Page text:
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Pseudotumor Cerebri (Idiopathic Intracranial Hypertension)

Idiopathic intracranial hypertension, or pseudotumor cerebri, is a disorder that is caused by a buildup of pressure from too much cerebrospinal fluid in the brain.

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To schedule an appointment, please call the UC Health Headache & Facial Pain team at 513-475-8730.

ABOUT THIS CONDITION

Understanding Pseudotumor Cerebri (Idiopathic Intracranial Hypertension)

What is idiopathic intracranial hypertension?

Idiopathic intracranial hypertension (IIH) is a disorder related to high pressures of spinal fluid in the brain. It causes signs and symptoms of a brain tumor. It is also sometimes called pseudotumor cerebri or benign intracranial hypertension.

The fluid that surrounds the spinal cord and brain is called cerebrospinal fluid or CSF. If too much fluid is made or not enough is re-absorbed, the CSF can build up.

 

What causes idiopathic intracranial hypertension?

Experts don't know why IIH occurs. Some medicines have been linked to a higher risk of it. These include common medicines like:

  • Birth control pills.
  • Certain antibiotics.
  • Chemotherapy drugs.
  • Steroids.
  • Some acne medicines.

What are the symptoms of idiopathic intracranial hypertension?

The symptoms of IIH mimic those of a true brain tumor. The main sign is unusually high pressure inside the skull. This is known as intracranial hypertension.

Other symptoms include:

  • Changes in eyesight, such as blurry vision or double vision.
  • Vision loss, especially in the peripheral vision.
  • Frequent headaches, often along with nausea or vomiting. The headaches are worse when you first wake up in the morning. Bending over, coughing, bearing down and sneezing often make the headache worse. 
  • Persistent ringing in the ears (tinnitus).
  • Forgetfulness.

These symptoms may look like other health problems. Always see your healthcare provider for a diagnosis.

You may find that certain symptoms increase when you're exerting yourself. Exercise tends to raise the pressure in the skull.

Who is at risk for idiopathic intracranial hypertension?

Anyone can develop IIH. But some people are at higher risk for it, such as:

  • Women of childbearing age (20 to 45 years).
  • Overweight people.
  • People who have a thyroid condition or chronic kidney failure.
  • Those that take medications that can cause this headache disorder (see above).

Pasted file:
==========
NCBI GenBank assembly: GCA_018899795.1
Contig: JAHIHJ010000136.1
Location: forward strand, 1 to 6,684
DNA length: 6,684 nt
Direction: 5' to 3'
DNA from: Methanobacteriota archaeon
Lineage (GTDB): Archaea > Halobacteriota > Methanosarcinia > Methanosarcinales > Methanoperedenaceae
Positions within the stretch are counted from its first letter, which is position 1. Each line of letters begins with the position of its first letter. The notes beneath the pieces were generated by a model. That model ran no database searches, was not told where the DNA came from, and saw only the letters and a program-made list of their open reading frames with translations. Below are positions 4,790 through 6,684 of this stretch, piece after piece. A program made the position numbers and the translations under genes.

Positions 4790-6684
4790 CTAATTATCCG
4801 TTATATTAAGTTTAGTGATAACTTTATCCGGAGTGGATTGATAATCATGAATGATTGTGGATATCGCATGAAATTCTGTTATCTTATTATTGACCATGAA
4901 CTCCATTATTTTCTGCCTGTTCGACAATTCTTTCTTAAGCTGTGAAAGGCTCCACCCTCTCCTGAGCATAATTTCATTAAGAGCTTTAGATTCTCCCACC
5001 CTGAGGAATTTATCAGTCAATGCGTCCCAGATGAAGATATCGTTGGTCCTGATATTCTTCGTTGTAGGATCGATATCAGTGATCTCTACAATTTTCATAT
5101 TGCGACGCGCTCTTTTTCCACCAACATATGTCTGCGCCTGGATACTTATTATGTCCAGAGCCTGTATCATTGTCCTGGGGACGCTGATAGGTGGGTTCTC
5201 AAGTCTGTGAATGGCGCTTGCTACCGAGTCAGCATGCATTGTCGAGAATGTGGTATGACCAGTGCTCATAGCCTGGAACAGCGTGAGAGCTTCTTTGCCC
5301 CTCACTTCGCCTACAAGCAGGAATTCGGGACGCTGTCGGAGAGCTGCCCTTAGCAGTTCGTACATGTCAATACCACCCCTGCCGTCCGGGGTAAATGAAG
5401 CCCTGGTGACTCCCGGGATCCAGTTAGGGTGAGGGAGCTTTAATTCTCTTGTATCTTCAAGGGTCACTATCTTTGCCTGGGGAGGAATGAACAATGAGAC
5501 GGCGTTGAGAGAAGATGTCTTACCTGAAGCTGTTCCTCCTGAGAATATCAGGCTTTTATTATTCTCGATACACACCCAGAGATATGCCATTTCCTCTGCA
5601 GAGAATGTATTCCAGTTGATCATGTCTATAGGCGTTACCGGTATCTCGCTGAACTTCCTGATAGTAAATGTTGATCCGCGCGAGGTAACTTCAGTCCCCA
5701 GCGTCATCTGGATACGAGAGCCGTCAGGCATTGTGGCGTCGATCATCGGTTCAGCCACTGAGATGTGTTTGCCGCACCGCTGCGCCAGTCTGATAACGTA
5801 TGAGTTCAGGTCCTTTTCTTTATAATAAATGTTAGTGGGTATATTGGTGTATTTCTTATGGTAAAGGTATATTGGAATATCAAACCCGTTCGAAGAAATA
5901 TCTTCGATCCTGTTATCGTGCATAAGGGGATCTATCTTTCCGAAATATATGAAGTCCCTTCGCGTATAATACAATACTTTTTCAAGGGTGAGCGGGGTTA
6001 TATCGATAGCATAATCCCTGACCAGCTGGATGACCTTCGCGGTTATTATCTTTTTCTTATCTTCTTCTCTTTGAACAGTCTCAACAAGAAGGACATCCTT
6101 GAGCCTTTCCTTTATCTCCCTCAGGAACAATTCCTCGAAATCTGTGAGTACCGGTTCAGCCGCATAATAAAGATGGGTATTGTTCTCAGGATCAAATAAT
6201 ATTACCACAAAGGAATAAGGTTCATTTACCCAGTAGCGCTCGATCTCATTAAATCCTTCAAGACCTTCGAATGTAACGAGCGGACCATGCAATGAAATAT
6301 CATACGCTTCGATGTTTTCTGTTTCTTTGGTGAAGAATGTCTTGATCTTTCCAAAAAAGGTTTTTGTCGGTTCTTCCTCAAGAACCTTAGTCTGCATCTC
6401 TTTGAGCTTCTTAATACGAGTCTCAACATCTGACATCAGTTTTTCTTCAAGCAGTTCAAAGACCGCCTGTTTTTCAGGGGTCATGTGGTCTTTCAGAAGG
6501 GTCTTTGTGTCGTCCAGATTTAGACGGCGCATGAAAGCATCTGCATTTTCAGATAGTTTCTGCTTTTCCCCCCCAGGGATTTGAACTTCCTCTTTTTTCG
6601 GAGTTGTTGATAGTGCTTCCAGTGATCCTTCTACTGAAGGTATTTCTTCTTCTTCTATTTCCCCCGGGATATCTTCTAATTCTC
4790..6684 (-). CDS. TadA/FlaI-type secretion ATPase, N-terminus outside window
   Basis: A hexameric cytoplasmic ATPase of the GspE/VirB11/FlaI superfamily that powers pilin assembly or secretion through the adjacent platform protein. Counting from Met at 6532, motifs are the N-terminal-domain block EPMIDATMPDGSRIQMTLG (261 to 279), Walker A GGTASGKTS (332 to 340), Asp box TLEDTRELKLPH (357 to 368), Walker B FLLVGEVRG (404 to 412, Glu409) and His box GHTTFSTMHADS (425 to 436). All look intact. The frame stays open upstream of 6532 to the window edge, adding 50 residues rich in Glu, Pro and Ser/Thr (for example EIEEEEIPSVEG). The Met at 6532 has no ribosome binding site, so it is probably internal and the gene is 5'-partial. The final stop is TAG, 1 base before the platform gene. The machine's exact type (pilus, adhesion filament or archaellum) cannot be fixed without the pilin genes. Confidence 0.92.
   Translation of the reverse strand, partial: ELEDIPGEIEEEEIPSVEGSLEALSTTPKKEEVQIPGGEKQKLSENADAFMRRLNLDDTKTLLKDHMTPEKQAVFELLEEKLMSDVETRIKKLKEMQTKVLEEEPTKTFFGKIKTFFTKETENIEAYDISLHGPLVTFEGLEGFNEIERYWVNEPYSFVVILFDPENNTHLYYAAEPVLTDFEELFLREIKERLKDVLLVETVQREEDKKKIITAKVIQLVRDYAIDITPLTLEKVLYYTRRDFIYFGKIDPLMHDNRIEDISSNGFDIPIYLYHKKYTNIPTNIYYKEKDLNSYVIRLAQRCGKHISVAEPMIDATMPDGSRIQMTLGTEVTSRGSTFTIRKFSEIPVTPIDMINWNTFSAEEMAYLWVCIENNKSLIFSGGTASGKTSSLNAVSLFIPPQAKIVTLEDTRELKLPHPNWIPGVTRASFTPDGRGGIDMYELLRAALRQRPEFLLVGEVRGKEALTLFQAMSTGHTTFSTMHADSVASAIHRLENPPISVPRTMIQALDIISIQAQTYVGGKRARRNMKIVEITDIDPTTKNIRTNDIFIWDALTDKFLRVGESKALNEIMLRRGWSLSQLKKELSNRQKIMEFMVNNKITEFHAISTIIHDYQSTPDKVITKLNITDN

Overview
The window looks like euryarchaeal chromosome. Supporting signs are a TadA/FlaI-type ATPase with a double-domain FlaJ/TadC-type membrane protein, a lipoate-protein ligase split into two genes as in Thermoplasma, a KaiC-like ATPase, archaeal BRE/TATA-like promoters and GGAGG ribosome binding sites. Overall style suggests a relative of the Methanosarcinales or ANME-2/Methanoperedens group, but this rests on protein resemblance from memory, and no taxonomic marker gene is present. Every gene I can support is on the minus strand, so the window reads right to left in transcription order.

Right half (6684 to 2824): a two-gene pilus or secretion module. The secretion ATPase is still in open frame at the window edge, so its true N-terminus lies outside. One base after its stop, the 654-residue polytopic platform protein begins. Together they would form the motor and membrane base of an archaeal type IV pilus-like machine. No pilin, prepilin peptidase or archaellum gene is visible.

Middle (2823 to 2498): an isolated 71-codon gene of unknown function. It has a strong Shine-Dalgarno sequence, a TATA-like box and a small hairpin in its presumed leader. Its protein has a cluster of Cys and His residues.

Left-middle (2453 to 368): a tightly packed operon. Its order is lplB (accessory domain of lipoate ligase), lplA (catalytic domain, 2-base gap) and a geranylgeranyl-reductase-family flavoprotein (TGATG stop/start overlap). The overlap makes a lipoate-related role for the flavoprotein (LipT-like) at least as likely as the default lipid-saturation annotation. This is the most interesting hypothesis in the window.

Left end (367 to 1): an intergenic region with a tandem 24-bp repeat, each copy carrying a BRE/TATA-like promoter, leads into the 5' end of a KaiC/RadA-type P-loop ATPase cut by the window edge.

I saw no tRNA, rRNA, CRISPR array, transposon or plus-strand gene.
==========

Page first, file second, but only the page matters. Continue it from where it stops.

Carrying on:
How is idiopathic intracranial hypertension diagnosed?

A physical exam and a few tests can help identify IIH. Diagnosis involves ruling out other health problems, including a brain tumor. You may need these tests:

  • Brain imaging such as MRI or CT scans.
  • Spinal tap (lumbar puncture) to withdraw a sample of fluid from around the spine for testing pressure.
  • Exam to test vision and check the back of your eye.

How is idiopathic intracranial hypertension treated?

Treatment can vary based on what is causing the fluid to build up inside the skull. Treatment options include:

  • Losing weight, if needed.
  • Limiting fluids or salt in the diet.
  • Taking medicines, such as water pills (diuretics). These help the body to get rid of extra fluid.
  • Having a spinal tap done to remove fluid and reduce pressure every several months to relieve the pressure.
  • Sometimes surgery is necessary. One surgery is called a shunt and is when a tube is placed in the chambers of the brain that have the spinal fluid to drain fluid and ease pressure.  Another surgery is called optic nerve fenestration and is when they put a hole in the lining of the optic nerve in the eye. This is used to prevent visual loss that can occur from this headache type.

What are the possible complications of idiopathic intracranial hypertension?

Untreated IIH can result in permanent problems such as vision loss. Have regular eye exams and checkups treat any eye problems before they get worse.

It's also possible for symptoms to occur again even after treatment. It's important to get regular checkups to help monitor symptoms and screen for an underlying problem.

Can idiopathic intracranial hypertension be prevented?

Obesity has been linked to IIH. So eating a healthy, low-fat diet and getting plenty of exercise may help reduce your risk for the condition.

When should I call my healthcare provider?

Any changes in vision should be checked out by a healthcare provider right away. Diagnosis and treatment can help prevent long-term complications such as vision loss.

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